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The ERDC Library supports the mission-related research needs of ERDC scientists and engineers at three physical locations with a centralized library catalog and web site. It also hosts an online digital repository of ERDC-authored reports.

The ERDC Library collection is available for interlibrary loan. Please contact your local library for all interlibrary loan requests. Other requests should be directed to the reference staff.

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Publication Notices

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  • PUBLICATION NOTICE: The Urban Ground-to-Ground Radio-Frequency Channel: Measurement and Modeling in the Ultrahigh Frequency Band

    ABSTRACT:  Ground-to-ground radio communication and sensing within the urban environment is challenging because line of sight between transmitter and receiver is rarely available. Therefore, radio links are often critically reliant on reflection and scattering from built structures. Little is known about the scattering strength of different buildings or whether such differences are important to the urban ground-to-ground channel. We tested the hypotheses that (1) diffuse scattering from built structures significantly impacts the urban channel and (2) scattering strength of urban structures varies with surface roughness and materials.  We tested these hypotheses by measuring urban channels in Concord, New Hampshire, and Boston, Massachusetts, and via channel-modeling efforts with three-dimensional representations of the urban environment. Direct comparison between measured and modeled channels suggest that both of these hypotheses are true. Further, it appears that ray-tracing approaches underestimate the complexity of urban channels because these approaches lack the physical processes to correctly assess the power incident on and scattered from built structures. We developed a radio-geospatial model that better accounts for incident power on both directly visible and occluded buildings and show that our model predictions com-pare more favorably with measured channels than those channels predicted via typical ray-tracing approaches.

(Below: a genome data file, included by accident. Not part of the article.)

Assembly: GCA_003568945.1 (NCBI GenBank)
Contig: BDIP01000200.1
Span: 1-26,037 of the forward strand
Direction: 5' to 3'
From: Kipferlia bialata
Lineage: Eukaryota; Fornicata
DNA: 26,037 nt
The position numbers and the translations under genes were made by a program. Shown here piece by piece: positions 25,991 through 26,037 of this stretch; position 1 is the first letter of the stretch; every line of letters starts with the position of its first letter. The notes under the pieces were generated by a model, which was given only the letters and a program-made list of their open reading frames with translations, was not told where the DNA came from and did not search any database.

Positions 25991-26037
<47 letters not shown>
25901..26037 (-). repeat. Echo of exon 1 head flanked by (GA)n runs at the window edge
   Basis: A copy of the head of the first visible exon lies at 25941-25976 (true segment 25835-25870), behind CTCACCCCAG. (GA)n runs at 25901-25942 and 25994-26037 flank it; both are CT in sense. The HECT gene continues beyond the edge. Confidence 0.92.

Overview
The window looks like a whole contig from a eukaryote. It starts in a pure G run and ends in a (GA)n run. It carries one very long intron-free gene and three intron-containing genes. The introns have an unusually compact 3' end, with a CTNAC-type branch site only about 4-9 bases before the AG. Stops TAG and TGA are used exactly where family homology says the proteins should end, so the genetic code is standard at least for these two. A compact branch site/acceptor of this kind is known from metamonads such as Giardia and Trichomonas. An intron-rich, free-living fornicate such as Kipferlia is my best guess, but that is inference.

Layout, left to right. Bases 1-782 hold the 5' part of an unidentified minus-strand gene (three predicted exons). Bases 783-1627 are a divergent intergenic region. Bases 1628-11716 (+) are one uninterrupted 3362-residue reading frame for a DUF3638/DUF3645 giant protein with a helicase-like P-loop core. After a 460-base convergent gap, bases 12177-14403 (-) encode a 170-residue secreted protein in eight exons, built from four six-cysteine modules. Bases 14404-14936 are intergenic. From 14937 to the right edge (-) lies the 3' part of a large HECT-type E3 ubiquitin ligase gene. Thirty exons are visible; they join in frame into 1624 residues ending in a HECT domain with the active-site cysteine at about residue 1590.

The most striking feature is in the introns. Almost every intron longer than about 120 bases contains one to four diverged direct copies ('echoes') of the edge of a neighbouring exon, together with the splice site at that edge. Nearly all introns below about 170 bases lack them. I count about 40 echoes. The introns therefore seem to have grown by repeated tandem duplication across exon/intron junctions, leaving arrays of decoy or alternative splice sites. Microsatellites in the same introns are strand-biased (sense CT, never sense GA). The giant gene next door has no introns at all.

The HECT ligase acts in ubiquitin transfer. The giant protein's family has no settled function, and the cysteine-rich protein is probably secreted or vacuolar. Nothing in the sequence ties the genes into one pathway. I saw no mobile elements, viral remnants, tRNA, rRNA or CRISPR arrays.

• PUBLICATION NOTICE: Autonomous QUerying And PATHogen Threat Agent Sensor System (AQUA PATH): Monitoring Source Waters with Geospatially Wirelessly Networked Distributed Sensing Systems

    Abstract: Contaminants serve as health risks to recreational water, potable water, and marine life that result in undocumented effects on population exposure. In many areas of the world, the concern lies in contaminated drinking water, which would immediately effect social and economic order. As research advances for innovative solutions, the deployment of automated systems for source water monitoring could reduce the risk of exposure. Water quality monitoring typically involves sample collection and analyses that are performed in a laboratory setting. These results are normally presented after an 18−48 hr period. This report details the prototyped Autonomous QUerying And PATHogen threat agent sensor (AQUA PATH) geoenabled system that is able to detect the presence/absence of pathogenic bacteria indicators in source waters and report these values in the field, in less than 30 minutes. The AQUA PATH system establishes rapid field data collection and reports assessment of source waters bacterial loads at near shore inner coastal locations, which makes a leap forward compared to current presence/absence tests standards established by the EPA.

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